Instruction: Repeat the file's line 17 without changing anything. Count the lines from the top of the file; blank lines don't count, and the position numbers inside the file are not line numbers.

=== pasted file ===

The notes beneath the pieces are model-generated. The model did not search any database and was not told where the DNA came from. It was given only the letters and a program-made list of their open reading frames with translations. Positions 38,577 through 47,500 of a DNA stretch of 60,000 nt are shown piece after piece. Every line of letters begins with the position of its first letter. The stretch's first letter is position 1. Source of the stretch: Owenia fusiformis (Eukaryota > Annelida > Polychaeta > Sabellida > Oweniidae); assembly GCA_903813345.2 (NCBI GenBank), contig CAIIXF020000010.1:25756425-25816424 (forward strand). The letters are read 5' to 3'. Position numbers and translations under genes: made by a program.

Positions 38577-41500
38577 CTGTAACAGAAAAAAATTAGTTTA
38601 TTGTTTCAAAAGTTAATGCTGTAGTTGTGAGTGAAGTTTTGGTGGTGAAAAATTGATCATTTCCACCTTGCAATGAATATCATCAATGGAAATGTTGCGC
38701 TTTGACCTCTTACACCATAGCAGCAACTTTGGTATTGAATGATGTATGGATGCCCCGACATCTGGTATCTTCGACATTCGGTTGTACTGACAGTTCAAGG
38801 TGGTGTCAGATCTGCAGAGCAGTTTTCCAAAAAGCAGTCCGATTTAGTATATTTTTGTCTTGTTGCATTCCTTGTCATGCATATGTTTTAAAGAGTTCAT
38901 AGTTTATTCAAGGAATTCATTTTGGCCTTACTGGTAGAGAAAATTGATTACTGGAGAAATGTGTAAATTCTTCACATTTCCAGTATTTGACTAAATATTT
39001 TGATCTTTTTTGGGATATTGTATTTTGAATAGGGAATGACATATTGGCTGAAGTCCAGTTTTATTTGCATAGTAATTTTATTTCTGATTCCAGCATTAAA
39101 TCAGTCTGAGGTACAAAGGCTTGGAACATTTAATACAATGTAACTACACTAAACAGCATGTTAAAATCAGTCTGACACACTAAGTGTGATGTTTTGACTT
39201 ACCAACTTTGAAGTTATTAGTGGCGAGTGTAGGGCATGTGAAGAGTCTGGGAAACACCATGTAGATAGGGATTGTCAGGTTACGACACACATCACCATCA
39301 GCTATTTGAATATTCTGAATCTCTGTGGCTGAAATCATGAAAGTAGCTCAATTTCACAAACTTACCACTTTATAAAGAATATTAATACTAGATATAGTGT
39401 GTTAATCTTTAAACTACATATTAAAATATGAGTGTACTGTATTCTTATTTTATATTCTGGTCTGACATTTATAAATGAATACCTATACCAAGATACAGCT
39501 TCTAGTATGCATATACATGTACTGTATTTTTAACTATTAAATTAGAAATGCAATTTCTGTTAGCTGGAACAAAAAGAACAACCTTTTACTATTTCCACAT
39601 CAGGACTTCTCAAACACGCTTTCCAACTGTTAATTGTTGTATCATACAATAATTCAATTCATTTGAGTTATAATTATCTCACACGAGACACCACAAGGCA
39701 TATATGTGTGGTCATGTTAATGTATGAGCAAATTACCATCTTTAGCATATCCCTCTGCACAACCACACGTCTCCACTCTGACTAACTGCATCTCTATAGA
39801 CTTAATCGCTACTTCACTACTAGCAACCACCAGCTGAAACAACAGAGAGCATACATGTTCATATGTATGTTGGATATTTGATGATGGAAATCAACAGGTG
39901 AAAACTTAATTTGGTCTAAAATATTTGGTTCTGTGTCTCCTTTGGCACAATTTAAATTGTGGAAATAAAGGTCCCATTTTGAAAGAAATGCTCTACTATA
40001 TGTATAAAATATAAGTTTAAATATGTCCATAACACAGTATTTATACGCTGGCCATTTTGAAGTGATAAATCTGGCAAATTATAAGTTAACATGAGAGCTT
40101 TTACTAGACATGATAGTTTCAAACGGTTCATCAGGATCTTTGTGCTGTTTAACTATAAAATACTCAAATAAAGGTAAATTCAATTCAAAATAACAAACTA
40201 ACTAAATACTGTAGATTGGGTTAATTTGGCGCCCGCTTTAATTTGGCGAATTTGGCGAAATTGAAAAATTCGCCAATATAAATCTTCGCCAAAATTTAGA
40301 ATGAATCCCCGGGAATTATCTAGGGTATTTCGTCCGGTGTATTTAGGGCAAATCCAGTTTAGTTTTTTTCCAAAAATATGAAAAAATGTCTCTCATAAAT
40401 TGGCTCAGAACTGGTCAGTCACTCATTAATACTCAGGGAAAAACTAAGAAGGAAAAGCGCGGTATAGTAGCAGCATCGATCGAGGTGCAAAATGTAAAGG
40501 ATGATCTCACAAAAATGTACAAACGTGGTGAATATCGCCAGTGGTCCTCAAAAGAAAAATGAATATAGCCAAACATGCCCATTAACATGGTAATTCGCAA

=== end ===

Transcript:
39901 AAAACTTAATTTGGTCTAAAATATTTGGTTCTGTGTCTCCTTTGGCACAATTTAAATTGTGGAAATAAAGGTCCCATTTTGAAAGAAATGCTCTACTATA